The opinion of the court was delivered by: BREWSTER
On August 5, 1997, Defendants Ratelle, Crews, Armstrong, and Hunt, the four defendants in this action, filed a motion to dismiss Plaintiff's complaint pursuant to Fed. R. Civ. P. 12(b)(6). Plaintiff did not file an opposition brief to this motion. Upon due consideration of the moving papers and for the reasons stated below, the Court hereby GRANTS Defendants' motion to dismiss Plaintiff's complaint. Plaintiff may amend his complaint by addressing the deficiencies discussed in this order. Plaintiff must file a copy of his first amended complaint with the Clerk of Court and serve copies of the first amended complaint upon all parties to this action within sixty days from the date of this order.
All Defendants have moved to dismiss the complaint pursuant to Fed. R. Civ. P. 12(b)(6) on the following grounds: (1) Plaintiff has failed to exhaust his administrative remedies as required by 42 U.S.C. § 1997e(a); (2) the allegations against Defendants fail to meet the heightened pleading standard required in § 1983 actions by Branch v. Tunnell, 937 F.2d 1382 (9th Cir. 1991); and (3) Defendants are immune to suit pursuant to the Eleventh Amendment. Additionally, Defendants Ratelle and Crews argue that Plaintiff is impermissibly attempting to hold them liable under a theory of respondeat superior, and Defendants Armstrong and Hunt assert that Plaintiff's complaint fails to state a claim for violation of a constitutional right.
A motion to dismiss for failure to state a claim upon which relief can be granted pursuant to Fed. R. Civ. P. 12(b)(6) tests the legal sufficiency of the claims in the complaint. This court must accept as true all material allegations in the complaint, as well as reasonable inferences to be drawn from them, and must construe the complaint in the light most favorable to plaintiff. NL Industries, Inc. v. Kaplan, 792 F.2d 896, 898 (9th Cir. 1986); Parks School of Business, Inc. v. Symington, 51 F.3d 1480, 1484 (9th Cir. 1995). The court need not, however, accept every allegation in the complaint as true; rather, the court "will examine whether conclusory allegations follow from the description of facts as alleged by the plaintiff." Holden v. Hagopian, 978 F.2d 1115, 1121 (9th Cir. 1992) (citation omitted).
B. Plaintiff has alleged exhaustion of his administrative remedies as required by the Prison Litigation Reform Act of 1995.
All Defendants argue that Plaintiff's complaint must be dismissed on the grounds that he has not exhausted available administrative remedies as is now required by the Prison Litigation Reform Act of 1995 (PLRA), Pub. L. No. 104-134, Title VIII, §§ 801-10, 110 Stat. 1321 (1996) and 42 U.S.C. § 1997e(a). Defendants claim that the PLRA requires Plaintiff to exhaust remedies prescribed by the California Tort Claims Act by presenting his claims to the State Board of Control before filing a lawsuit under 42 U.S.C. § 1983. See Cal. Govt. Code §§ 905.2, 911.2 and 945.4.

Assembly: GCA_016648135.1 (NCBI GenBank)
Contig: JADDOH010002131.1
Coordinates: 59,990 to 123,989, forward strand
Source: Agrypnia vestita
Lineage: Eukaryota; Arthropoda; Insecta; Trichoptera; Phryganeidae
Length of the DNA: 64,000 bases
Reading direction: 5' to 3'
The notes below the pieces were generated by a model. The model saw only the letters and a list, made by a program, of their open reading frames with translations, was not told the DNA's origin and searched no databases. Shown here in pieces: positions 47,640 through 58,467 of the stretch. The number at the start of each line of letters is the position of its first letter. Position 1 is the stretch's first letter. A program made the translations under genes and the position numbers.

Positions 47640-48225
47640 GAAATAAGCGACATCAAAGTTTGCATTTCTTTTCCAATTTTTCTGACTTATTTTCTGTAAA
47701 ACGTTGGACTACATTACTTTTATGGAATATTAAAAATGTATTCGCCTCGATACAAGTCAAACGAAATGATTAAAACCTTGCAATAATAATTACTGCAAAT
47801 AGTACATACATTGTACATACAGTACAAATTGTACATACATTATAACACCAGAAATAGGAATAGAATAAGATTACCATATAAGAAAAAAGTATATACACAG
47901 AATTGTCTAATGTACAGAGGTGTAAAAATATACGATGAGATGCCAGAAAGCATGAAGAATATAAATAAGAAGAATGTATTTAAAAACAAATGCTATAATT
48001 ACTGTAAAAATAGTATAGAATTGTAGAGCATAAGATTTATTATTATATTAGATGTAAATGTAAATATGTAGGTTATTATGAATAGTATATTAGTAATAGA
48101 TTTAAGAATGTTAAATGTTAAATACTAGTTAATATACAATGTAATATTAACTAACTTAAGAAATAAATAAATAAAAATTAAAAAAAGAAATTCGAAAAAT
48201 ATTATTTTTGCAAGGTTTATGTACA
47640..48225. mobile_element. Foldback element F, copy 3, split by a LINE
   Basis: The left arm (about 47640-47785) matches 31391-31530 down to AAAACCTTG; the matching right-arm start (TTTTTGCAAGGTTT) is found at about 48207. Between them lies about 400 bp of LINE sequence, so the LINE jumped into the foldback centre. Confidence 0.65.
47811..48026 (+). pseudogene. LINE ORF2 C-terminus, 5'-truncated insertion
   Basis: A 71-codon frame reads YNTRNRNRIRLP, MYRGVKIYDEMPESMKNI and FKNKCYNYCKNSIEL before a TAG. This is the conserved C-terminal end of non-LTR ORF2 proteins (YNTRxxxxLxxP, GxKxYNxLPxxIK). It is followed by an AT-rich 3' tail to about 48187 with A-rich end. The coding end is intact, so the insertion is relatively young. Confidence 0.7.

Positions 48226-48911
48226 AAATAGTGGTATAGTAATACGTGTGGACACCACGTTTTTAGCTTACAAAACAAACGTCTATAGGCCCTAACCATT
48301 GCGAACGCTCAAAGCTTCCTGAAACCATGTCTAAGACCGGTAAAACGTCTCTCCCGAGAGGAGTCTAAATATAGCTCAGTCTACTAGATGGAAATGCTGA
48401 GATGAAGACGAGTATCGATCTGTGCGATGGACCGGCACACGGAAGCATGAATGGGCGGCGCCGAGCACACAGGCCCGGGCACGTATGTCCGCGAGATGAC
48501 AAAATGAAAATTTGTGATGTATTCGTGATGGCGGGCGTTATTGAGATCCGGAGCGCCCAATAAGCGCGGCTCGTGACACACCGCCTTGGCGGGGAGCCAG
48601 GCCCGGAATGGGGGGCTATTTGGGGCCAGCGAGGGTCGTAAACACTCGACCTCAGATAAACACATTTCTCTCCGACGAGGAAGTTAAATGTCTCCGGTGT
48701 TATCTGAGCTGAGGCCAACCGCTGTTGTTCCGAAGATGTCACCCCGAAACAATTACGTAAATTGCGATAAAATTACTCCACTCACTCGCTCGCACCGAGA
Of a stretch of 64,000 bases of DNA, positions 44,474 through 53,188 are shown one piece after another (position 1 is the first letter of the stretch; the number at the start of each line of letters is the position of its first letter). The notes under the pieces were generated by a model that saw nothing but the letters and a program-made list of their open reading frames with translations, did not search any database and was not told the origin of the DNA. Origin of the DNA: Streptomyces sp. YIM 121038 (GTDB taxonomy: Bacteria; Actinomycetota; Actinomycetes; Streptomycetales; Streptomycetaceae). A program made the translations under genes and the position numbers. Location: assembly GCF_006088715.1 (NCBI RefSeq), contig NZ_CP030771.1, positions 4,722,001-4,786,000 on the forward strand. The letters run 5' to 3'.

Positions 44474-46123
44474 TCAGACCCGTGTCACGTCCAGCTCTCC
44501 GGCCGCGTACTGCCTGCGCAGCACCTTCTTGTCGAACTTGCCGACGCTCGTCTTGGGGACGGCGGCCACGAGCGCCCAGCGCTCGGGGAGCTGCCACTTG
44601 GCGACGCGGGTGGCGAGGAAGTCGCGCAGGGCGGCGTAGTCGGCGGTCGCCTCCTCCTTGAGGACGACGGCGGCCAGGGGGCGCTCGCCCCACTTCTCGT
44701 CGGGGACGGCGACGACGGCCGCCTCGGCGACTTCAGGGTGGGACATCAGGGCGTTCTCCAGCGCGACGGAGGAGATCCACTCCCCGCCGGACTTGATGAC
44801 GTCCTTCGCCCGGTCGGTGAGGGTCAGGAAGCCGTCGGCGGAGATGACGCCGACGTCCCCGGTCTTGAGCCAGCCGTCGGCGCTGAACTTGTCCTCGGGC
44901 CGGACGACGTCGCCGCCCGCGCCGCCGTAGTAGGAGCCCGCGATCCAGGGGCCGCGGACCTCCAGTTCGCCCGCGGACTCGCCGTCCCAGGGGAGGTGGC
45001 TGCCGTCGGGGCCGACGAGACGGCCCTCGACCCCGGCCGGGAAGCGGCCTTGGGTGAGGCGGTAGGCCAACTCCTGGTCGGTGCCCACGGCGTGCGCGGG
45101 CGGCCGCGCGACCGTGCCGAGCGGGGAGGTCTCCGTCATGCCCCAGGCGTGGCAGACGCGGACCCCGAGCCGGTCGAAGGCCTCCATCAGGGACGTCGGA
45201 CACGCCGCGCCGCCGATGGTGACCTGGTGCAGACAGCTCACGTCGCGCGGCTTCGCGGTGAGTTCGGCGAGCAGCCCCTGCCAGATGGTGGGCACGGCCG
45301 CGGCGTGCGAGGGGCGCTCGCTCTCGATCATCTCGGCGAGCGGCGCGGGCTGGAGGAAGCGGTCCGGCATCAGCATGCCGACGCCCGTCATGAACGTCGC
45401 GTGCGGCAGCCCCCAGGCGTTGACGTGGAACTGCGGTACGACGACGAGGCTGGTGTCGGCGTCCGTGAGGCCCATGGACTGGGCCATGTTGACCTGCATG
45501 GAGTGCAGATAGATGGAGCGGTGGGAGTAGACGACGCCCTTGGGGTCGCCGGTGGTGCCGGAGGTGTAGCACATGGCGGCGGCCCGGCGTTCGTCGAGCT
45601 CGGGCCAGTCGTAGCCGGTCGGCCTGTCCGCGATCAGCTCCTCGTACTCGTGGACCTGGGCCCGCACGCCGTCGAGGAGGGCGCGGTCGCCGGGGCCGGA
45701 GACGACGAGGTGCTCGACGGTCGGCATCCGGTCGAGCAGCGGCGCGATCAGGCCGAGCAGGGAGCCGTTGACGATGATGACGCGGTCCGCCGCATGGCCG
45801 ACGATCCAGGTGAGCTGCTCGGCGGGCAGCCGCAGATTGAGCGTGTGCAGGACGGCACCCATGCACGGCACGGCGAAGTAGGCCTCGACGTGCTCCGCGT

1. Plaintiff has exhausted his remedies within the prison grievance system
Defendants do not allege that Plaintiff has not exhausted his administrative remedies within the prison grievance system. The administrative appeal system for inmates in the California prison system is described in Title 15 of the California Code of Regulations. "Any inmate or parolee under the [California Department of Correction's] jurisdiction may appeal any departmental decision, action, condition or policy perceived by those individuals as adversely affecting their welfare." Cal. Code Regs tit. 15, § 3084.1(a). In order to exhaust administrative remedies within this system, a prisoner must proceed through several levels of appeal: (1) informal resolution, (2) formal written appeal on a CDC 602 inmate appeal form, (3) second level appeal to the institution head or designee, (4) third level appeal to the director of the California Department of Corrections.
Plaintiff's complaint alleges that after attempting to resolve his situation informally, he filed his first appeal within the prison grievance system on November 25, 1996, about ten months after his injury. On December 23, 1996, he received a response from the prison staff that his surgery was approved, but that because of security concerns, he could not be told the date of the surgery. On March 31, 1997, Plaintiff filed a request for a second-level review because three months had passed with no further word from prison officials about the surgery. Although requests for second-level reviews must be responded to within ten working days, Plaintiff alleges that he never received a response. Three months after submitting his request for a second-level review, Plaintiff requested a Director's Level Review on June 6, 1997, to which he has also never received a response. Because Plaintiff has attempted to appeal the prison officials' inaction with regard to his treatment to every level of the prison grievance system, it does not appear (and the moving party has not attempted to show) that Plaintiff has failed to exhaust his administrative remedies within the prison system.
2. Plaintiff is not required to comply with the California Tort Claims Act in order to exhaust his ...